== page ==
With the folks I coach, it seems that many believe looking at notes is a bad thing for a speaker to do. People try all sorts of sly ways to get around pausing to look at their notes: from furtive glances to drive bys to strategic placement of cue cards.
I’ve found that it really isn’t an issue. There are very few instances when a speaker won’t be given a pass for taking a second or two to collect his/her thoughts. The audience WANTS the material to be clear and organized well. And most appreciate the pause and a chance to collect their thoughts.
The problem is compound by the notes that people take on stage. People try to write War and Peace on notecards and pages. This becomes a huge issue on stage because they can’t find their place. The solution for experienced speakers (those who do it regularly) is to adopt a standard structure to your notes, so the same things (like major points, examples, quotes) are in the same place and look the same. For folks who speak infrequently, it’s about keying thoughts. Use trigger words — something to get your mind going.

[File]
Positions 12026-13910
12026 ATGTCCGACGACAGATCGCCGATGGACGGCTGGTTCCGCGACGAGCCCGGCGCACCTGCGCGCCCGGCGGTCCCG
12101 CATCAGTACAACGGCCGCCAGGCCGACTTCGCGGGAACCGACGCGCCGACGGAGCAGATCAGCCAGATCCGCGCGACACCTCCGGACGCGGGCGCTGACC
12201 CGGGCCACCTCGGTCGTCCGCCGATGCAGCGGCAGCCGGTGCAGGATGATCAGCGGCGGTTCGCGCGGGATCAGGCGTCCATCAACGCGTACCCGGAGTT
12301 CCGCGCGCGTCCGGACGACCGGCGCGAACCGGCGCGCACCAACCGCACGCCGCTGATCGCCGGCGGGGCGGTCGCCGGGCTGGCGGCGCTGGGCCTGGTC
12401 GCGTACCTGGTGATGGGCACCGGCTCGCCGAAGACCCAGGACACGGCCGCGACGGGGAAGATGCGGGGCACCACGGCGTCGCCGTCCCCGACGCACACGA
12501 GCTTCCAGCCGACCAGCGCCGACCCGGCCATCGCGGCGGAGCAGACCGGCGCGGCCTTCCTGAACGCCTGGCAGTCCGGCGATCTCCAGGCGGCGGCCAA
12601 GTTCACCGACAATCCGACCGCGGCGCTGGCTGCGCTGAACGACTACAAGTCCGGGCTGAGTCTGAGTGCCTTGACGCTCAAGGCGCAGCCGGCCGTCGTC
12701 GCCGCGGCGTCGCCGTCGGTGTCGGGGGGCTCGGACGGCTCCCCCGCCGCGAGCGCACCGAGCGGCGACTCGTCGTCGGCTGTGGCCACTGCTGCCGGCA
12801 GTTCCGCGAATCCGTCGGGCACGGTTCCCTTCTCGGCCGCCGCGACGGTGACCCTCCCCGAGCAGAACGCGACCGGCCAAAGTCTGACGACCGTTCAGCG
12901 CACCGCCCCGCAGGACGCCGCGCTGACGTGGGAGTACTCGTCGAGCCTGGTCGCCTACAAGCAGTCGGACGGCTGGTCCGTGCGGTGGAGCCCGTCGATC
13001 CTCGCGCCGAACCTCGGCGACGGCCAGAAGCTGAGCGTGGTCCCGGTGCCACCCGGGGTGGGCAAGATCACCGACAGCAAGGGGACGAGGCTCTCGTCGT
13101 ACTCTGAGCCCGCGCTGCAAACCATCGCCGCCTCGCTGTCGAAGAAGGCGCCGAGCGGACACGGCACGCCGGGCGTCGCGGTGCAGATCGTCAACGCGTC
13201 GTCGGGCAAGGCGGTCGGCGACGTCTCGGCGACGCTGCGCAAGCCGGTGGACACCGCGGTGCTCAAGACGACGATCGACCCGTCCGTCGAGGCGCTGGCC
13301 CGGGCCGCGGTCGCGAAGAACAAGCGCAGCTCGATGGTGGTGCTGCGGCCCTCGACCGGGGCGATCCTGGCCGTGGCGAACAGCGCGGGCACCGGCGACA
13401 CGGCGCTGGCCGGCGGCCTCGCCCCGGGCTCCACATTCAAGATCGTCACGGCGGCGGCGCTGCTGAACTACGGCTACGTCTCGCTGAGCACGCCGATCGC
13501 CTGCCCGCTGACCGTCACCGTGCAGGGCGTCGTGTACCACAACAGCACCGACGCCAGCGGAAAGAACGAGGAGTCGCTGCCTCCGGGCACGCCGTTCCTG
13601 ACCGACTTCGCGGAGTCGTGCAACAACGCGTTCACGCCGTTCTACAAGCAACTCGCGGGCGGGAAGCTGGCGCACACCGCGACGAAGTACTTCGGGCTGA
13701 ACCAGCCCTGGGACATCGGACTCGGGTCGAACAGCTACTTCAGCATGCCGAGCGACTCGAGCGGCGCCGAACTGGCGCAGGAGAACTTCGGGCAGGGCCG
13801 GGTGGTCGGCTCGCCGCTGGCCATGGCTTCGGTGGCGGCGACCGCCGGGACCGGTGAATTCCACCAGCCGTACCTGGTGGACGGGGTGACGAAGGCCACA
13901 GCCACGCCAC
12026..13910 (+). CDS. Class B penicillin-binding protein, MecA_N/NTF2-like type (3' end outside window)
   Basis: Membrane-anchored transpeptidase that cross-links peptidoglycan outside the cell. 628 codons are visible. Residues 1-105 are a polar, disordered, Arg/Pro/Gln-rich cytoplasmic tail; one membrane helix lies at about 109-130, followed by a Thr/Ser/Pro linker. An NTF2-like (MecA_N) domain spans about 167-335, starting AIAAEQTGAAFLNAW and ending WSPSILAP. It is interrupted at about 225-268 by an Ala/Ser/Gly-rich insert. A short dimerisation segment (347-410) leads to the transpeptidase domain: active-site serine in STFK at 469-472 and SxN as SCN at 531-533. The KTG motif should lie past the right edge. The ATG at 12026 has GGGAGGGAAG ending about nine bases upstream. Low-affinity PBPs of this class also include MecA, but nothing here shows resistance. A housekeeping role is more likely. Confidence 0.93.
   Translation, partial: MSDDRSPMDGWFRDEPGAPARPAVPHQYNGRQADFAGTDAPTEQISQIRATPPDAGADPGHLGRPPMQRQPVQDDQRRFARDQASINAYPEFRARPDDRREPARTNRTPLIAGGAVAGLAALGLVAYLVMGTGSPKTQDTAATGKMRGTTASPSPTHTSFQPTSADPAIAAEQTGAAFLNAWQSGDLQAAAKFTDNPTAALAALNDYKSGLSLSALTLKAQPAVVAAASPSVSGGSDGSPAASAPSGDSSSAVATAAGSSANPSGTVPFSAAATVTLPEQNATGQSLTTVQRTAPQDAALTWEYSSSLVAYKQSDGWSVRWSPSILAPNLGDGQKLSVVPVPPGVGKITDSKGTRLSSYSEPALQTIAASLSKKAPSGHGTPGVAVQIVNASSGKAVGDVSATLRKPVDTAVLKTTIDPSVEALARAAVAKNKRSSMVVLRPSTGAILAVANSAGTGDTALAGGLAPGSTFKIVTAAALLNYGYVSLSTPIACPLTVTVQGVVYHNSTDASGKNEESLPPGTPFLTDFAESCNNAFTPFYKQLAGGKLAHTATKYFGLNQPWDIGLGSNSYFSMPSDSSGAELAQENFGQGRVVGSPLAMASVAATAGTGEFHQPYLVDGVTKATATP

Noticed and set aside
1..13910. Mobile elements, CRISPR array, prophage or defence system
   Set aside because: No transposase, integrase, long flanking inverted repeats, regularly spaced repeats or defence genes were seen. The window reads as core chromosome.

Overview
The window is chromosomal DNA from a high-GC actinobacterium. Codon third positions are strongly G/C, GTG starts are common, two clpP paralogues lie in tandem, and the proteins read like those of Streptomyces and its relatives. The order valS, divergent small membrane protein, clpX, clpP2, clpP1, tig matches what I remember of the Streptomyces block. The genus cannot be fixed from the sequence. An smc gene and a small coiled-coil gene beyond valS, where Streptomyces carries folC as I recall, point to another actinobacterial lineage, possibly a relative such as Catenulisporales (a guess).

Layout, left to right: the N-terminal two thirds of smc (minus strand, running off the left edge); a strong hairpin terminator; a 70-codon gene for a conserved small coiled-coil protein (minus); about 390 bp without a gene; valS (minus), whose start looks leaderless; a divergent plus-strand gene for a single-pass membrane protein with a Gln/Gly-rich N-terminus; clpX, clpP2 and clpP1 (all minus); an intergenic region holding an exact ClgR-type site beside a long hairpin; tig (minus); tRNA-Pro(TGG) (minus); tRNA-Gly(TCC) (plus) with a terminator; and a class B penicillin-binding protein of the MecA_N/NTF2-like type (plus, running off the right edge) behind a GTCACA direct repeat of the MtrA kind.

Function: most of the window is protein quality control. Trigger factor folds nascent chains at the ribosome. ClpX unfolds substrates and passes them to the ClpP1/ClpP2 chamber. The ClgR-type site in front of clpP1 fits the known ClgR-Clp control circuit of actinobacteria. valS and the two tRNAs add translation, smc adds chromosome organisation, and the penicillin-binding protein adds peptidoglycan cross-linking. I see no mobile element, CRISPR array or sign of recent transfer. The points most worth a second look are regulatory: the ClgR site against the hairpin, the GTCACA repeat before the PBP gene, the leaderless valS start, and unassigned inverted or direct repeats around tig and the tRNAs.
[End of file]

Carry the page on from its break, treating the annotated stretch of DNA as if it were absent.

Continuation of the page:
The rookie mistake is to write out sentences and whole thoughts. In the moment of truth, you WILL try to read them, and it WON’T come across natural. Find the thought; formulate the sentence; deliver the words.
When it’s time to look at the notes, pause and don’t speak to the notes — EVER. Read what you have to read, then reconnect with the audience and deliver. Amazingly enough, you’ll have more attention that way than if you read your notes. People want to connect with a speaker, not be read to.
Use notes. Use them effectively.